Steering clear of abusive tax shelters
November 30, 2018
As the year comes to a close, many businesses look for ways to save on taxes. Purveyors of abusive tax shelters know this and are ready to take advantage of unwitting owners.
Abusive tax shelters are complex transactions that have no legitimate business purpose and are used solely to reduce or eliminate tax liability. However tempting the tax savings may seem, you should avoid such tax shelters or you may face serious financial consequences.
Witting and unwitting victims
Unfortunately, abusive tax shelters aren’t always easy to identify. Even reputable companies may unwittingly market tax shelters the IRS deems abusive.
Some appear less innocent, though. For example, one company marketed products that functioned as loss generators, allowing buyers to offset paper losses against other income, sheltering that income from taxes. In such cases, not only is the seller of the products liable for penalties, but the taxpayers who use them generally are required to pay back taxes, interest and penalties.
As part of a comprehensive strategy to combat abusive tax shelters, the IRS requires that certain tax shelters be registered and that lists of investors be maintained by those who organize them. Individuals who participate in a “listed transaction” also must disclose their participation on their tax return. The list of transactions is available at irs.gov.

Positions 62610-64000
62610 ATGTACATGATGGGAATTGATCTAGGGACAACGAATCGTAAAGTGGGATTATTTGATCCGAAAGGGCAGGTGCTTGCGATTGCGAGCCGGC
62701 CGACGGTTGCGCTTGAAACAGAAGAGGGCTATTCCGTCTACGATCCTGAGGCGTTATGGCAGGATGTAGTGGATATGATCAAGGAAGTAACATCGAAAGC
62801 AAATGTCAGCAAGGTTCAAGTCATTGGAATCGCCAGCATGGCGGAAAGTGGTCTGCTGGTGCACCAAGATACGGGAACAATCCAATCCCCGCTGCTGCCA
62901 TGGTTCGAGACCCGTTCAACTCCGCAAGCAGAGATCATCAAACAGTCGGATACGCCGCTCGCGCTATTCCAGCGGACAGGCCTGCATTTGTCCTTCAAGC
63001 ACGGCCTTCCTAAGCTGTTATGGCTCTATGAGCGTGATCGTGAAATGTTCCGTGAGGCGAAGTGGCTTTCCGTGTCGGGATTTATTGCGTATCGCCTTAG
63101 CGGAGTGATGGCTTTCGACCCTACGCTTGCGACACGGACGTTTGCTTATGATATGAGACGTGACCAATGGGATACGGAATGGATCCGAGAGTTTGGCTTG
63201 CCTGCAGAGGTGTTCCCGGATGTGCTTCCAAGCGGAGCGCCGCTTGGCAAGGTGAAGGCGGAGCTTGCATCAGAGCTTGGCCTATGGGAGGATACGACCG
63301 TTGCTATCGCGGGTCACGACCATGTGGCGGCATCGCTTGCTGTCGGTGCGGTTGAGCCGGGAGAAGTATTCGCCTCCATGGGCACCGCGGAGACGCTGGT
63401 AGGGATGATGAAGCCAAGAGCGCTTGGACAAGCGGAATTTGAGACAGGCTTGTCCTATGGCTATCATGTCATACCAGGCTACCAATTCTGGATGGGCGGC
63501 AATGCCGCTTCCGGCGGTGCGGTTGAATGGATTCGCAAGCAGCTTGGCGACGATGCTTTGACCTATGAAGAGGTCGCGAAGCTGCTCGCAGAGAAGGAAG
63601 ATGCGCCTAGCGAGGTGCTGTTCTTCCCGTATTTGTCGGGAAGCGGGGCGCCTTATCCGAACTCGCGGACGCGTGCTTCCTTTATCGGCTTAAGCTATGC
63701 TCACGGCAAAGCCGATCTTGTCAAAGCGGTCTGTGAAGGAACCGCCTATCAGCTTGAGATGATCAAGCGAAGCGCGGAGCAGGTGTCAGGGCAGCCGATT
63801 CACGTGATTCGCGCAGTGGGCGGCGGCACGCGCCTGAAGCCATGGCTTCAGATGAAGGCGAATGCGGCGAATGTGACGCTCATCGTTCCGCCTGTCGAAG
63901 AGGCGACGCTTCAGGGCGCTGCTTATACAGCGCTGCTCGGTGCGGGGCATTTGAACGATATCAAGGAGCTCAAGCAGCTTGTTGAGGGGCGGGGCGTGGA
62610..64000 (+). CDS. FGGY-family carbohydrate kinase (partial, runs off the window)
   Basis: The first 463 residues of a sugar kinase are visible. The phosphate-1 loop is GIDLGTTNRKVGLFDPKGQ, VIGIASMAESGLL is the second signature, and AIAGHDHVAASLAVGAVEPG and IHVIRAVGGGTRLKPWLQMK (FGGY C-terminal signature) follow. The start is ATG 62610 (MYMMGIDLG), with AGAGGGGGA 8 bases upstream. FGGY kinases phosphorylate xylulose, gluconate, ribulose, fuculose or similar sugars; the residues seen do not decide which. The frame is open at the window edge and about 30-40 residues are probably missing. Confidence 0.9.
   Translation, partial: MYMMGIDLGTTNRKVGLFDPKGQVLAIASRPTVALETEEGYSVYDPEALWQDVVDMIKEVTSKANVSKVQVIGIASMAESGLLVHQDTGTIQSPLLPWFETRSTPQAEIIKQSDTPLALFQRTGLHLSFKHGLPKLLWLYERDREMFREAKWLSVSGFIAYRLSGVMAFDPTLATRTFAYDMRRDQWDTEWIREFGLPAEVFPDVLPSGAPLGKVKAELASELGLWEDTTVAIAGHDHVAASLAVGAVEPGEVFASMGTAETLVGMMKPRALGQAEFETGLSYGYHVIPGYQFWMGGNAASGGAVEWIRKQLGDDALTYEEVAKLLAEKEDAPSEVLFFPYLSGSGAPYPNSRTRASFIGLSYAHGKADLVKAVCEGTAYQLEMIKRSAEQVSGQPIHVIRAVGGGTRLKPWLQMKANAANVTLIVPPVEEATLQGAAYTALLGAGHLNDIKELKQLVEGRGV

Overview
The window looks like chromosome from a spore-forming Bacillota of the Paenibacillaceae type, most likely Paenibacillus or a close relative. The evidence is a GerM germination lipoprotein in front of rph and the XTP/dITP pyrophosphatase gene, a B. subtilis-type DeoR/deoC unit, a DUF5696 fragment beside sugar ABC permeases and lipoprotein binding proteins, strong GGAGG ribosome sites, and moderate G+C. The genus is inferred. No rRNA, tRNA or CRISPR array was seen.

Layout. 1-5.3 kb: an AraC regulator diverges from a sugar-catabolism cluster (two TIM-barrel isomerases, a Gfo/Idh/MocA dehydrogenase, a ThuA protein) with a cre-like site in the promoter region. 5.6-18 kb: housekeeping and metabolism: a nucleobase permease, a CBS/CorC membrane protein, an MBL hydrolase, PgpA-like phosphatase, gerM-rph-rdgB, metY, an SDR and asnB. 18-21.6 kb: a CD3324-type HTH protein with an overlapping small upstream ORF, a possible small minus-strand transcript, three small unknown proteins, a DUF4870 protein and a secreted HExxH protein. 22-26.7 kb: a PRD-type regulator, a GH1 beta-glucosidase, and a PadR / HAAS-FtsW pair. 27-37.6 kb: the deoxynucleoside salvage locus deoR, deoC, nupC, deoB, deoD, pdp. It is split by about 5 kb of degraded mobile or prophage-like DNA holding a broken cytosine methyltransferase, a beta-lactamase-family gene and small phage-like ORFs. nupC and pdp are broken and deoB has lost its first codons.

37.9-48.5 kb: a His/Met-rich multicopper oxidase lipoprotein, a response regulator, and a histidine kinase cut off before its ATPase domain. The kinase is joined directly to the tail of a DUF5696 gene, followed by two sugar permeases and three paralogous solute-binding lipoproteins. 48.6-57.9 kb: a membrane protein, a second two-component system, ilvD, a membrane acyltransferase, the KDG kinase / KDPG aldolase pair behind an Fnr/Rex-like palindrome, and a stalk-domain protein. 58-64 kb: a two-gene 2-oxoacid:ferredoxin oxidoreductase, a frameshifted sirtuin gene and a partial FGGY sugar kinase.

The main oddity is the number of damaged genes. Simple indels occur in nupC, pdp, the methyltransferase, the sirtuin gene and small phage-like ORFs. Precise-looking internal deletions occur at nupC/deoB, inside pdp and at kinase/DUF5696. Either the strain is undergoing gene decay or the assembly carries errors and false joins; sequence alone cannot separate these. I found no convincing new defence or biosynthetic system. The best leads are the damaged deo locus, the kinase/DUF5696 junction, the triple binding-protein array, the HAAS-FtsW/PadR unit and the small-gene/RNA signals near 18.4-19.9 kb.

Avoid messy entanglements
How can you avoid becoming entangled in an abusive tax shelter? First apply the age-old rule that, if it seems too good to be true, it probably is. These products usually are unsolicited. So if someone approaches you with a proposal to make money through tax write-offs, it’s probably not a legitimate business investment.
Second, understand that legitimate tax advantages aren’t available as one-size-fits-all products. Tax liabilities vary according to a business’s financial situation, and no tax shelter is appropriate for every company.
Finally, look carefully at shelters that involve third parties such as foreign corporations, tax-exempt entities or entities with significant tax losses. If there’s no legitimate business purpose for entering into a transaction, there’s no legitimate tax shelter.
Shun the unknown
In short, if you receive an unsolicited offer to help you reduce your tax burden, look long and hard at the proposal, purveyor and participants. Contact us. We can help investigate any offer and steer you toward reliable and responsible tax-minimizing strategies.